Prairie Bluebell Chicken Egg Laying

Each year, these birds lay between 240 and 280 medium-sized blue eggs, or about five eggs per week. About five months is when most prairie bluebell chickens begin laying eggs. Because of their parents’ inheritance We think they will lay eggs for many years. But because this hybrid has only been around since 2019, it’s very difficult to say for sure. According to producer Hoover Hatchery, it is estimated that this hybrid will produce approximately 500 eggs in its lifetime. Most meadow bluebells don’t bleed, besides, they don’t actually breed. Because they are not purebred. You’ll need to return to the hatchery or breed other Araucana chickens to become White Leghorn chicks if you want more Bluebells. Try breeding Prairie Bluebell chickens to Maran chickens (French Black Copper Marans are probably best) if you want to play with color. The next offspring will mature into beautiful dark green eggs. With tones of olive, sage or pistachio. You’ve never seen a greener egg.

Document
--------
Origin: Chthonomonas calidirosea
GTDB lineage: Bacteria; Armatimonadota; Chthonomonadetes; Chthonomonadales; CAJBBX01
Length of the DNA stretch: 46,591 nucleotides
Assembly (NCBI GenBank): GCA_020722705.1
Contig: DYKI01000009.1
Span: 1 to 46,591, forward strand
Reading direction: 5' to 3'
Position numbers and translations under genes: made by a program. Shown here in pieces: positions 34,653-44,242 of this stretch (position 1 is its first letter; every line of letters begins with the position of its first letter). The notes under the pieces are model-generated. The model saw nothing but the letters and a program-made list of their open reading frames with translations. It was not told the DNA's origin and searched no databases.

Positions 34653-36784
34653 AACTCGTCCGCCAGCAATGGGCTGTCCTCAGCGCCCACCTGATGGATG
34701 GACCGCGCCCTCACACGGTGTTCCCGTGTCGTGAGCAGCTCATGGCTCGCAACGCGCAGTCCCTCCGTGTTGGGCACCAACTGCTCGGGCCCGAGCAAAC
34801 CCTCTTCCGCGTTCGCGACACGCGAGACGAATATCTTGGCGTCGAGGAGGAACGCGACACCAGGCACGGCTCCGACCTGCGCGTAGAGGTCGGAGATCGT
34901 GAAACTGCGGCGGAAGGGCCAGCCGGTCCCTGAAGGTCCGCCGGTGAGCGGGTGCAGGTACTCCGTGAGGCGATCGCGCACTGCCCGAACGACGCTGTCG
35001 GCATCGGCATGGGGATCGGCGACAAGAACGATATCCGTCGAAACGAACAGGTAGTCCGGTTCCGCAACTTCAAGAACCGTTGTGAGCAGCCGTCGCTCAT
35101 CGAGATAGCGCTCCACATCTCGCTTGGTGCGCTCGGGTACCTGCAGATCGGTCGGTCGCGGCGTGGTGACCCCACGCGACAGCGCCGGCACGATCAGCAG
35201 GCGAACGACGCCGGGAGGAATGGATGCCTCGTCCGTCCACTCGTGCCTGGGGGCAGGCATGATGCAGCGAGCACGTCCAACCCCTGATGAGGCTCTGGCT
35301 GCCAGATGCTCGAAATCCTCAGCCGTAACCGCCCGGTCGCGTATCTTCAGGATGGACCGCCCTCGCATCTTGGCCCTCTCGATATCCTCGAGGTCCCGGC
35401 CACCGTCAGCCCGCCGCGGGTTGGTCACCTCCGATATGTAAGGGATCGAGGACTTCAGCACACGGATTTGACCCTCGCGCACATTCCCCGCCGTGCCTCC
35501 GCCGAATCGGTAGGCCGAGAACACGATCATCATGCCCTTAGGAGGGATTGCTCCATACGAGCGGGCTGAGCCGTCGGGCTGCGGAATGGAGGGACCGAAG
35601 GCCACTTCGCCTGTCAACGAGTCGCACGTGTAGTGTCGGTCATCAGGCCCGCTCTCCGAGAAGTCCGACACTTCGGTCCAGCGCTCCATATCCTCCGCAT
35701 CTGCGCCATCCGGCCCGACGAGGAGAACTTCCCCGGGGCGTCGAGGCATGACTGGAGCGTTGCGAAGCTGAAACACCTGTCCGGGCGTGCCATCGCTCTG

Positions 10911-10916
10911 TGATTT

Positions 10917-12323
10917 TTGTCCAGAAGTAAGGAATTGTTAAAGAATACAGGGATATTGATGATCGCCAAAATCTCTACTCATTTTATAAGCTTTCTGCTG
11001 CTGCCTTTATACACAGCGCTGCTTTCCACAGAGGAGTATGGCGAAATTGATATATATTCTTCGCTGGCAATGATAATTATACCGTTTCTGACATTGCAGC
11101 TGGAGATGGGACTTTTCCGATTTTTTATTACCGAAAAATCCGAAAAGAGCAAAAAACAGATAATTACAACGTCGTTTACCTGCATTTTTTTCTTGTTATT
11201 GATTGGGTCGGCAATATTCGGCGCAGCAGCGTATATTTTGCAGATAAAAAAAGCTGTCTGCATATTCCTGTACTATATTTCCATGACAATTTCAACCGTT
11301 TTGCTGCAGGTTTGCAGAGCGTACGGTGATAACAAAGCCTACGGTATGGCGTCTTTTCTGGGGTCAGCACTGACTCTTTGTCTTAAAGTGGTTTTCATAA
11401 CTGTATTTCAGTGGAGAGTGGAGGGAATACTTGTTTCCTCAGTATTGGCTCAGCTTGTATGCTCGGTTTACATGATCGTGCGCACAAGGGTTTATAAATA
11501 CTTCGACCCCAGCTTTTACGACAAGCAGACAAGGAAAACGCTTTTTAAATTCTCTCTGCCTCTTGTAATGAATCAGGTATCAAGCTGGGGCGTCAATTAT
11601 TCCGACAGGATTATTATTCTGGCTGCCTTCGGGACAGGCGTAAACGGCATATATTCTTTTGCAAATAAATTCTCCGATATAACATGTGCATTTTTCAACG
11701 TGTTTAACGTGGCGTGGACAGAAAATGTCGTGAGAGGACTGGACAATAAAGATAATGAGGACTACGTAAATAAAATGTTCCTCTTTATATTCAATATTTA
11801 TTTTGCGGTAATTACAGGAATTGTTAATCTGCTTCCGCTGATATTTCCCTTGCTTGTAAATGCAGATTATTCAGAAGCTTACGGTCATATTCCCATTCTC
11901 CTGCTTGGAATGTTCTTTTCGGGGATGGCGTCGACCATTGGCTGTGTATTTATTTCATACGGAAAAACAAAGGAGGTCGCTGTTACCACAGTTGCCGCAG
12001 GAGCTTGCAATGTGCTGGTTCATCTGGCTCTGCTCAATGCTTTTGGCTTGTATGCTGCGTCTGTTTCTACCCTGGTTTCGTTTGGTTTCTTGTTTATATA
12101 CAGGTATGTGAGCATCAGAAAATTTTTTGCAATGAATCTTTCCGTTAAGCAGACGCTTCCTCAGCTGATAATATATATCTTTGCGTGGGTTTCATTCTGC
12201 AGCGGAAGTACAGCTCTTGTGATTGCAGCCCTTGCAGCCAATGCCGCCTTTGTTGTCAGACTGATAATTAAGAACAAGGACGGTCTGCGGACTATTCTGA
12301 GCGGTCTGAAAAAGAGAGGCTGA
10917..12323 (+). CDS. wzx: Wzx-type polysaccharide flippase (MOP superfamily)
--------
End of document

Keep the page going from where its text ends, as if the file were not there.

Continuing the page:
Prairie Bluebell Chicken Meat Production

When fully grown These little birds will only weigh 4 or 5 pounds. Although the size is smaller than standard But it’s a standard size. You definitely don’t want to keep them for meat because of their small size. They are definitely not dual purpose competitions. Instead, they become confidants and producers of blue eggs.

Prairie Bluebell Egger Health Concerns

This is due to the strong DNA of the parent breed. These hybrid chickens are therefore immune to the most common chicken diseases. Like other breeds They thrive in uncontaminated environments and with low stress levels. have access to enough food And the water is always fresh and clean. Given the opportunity to walk for free for several hours every day. At least their mental health is at its best. If you can’t let them roam free Make sure they have a large enough chicken coop, roomy, and not crowded.

Is the Prairie Bluebell Chicken Right for You

Prairie Bluebells are a great choice if you are looking for a beautiful hybrid bird that is good at foraging. Give lots of beautiful blue eggs. and would be happy to be your friend. However, this is not the place for you if you want a meat bird that likes to live in a cage. Are Prarie Bluebells in your garden? Although there are not many But we hope that in the next few years Their popularity will grow in all our backyards.